My series of images about the forest began in a rather fanciful and serendipitous way:
Knowing I had been conceived in Washington State, but never having travelled to the Pacific Northwest, I was recently struck by the compulsion to go to the place where I began life and the conviction that if I did, I would surely find something there. What I discovered, or re-discovered, was the forest, and within it a more imaginative mindset. I grew up, like so many countless others, on the Brothers Grimm and various related fairy tales and myths. The forest plays a major role in the majority of these stories: as a place of enchantment, the landscape of an epic journey or the fulfillment of a quest, but also as the unknown, a dark and dangerous place outside the bounds of normal society where anything can happen, the battleground of good and evil. I am interested less in specific tales and more in the perceived mystery, magic, and danger of the forest, how these ideas have been constructed in our collective consciousness, and how they are reflected in contemporary reality. My working method follows the structure of many of these stories: I go into the forest seeking adventure and the unknown. Small moments of magic and surprise, delight and fear, and chance encounters with strangers along the way inform my direction; my experiences in the forest become not myth or written tale, but the images in this body of work.
Though I come from a photojournalistic training, I’ve always had serious misgivings about the politics of going into someone else’s territory and photographing, though I’ve done it quite a bit. The forest, to me, is an impartial province; it is both everybody’s forest and nobody’s forest. This makes it the perfect place for a photographic encounter, a neutral territory in which personal experience and the experience of others, the forest of today and the timeless forest, can intermingle without question. Though these images are—for all intents and purposes—documentary, I seek in their amalgamation the transmission of something more metaphoric; an appeal to the imagination, a suggestion to the subconscious, a departure from the strictly realistic. Though my project is now based mainly in the Hoh and Quinalt rainforests of Washington State, I hope to expand it to include chapters in other forests.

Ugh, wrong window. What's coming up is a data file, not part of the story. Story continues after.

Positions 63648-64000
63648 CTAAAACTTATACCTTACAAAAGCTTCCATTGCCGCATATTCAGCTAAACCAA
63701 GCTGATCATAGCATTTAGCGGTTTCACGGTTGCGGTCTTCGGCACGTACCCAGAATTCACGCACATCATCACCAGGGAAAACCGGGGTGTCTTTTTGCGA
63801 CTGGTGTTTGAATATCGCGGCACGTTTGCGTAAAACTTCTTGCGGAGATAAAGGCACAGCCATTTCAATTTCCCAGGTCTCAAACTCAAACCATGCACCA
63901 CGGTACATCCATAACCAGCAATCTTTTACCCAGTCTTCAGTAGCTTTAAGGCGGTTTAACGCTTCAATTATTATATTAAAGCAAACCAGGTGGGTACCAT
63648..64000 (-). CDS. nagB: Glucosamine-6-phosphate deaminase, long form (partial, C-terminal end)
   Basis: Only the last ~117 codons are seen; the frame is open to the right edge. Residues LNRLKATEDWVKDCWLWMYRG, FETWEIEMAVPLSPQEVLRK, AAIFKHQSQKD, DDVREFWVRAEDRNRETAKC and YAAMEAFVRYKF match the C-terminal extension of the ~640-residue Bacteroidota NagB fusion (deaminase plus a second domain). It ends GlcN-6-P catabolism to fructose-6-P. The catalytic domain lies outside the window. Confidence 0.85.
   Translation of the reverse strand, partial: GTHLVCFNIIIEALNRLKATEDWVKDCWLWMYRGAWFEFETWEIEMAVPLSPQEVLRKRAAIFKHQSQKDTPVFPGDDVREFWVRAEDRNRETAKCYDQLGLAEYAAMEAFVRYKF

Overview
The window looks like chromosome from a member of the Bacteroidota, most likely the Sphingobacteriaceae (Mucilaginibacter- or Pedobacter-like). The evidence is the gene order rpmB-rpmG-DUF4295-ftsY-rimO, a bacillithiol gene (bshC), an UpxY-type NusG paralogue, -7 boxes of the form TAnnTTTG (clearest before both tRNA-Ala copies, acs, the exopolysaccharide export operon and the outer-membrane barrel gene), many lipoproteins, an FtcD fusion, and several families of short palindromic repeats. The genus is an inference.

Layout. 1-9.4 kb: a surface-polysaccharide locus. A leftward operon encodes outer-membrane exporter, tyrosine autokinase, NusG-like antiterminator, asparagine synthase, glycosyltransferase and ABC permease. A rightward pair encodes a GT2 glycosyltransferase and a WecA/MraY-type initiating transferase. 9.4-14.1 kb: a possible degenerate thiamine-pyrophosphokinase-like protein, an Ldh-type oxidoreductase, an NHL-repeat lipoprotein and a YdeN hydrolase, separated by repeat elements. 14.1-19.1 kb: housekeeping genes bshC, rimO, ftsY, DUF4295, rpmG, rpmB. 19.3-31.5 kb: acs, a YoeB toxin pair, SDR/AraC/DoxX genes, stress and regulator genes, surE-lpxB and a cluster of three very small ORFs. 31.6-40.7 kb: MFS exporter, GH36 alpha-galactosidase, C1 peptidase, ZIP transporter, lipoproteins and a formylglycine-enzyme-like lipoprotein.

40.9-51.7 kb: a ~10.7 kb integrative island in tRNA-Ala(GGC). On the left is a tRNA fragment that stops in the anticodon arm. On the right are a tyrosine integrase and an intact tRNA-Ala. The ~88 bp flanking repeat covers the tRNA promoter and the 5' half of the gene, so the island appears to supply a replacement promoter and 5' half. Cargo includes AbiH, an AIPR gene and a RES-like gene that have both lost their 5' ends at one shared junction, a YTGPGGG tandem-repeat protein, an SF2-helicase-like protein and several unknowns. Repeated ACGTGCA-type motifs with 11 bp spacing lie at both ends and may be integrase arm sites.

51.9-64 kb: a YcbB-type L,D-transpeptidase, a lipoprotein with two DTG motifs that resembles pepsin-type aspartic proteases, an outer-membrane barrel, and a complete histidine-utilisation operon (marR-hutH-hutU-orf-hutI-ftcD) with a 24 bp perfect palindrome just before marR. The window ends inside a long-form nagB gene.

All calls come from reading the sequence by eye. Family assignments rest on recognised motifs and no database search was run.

Anna Beeke was born in Washington, DC in 1984 and resides in Brooklyn, NY. She is currently pursuing her MFA at the School of Visual Arts (class of 2013), she is a graduate of the International Center of Photography’s certificate program in Photojournalism and Documentary Photography (2009), and she received her BA in English from Oberlin College (2007). Anna’s work is included in the book and exhibition: “reGeneration2: tomorrow’s photographer’s today;” she was also selected as a 2009 participant in the Eddie Adams Workshop and received the too much chocolate + Kodak film grant in 2010. Anna’s work has been exhibited internationally at galleries including ClampArt and the Aperture Foundation in NYC, the Musee de L’Elysee in Switzerland, the Michaelis School of Fine Art in South Africa, FAVA Gallery in Ohio, and at festivals such as Recontres d’Arles, the Flash Forward Festival, and the Pingyao International Photography Festival, and the Rencontres Internationales de la Photo de Fes. Website.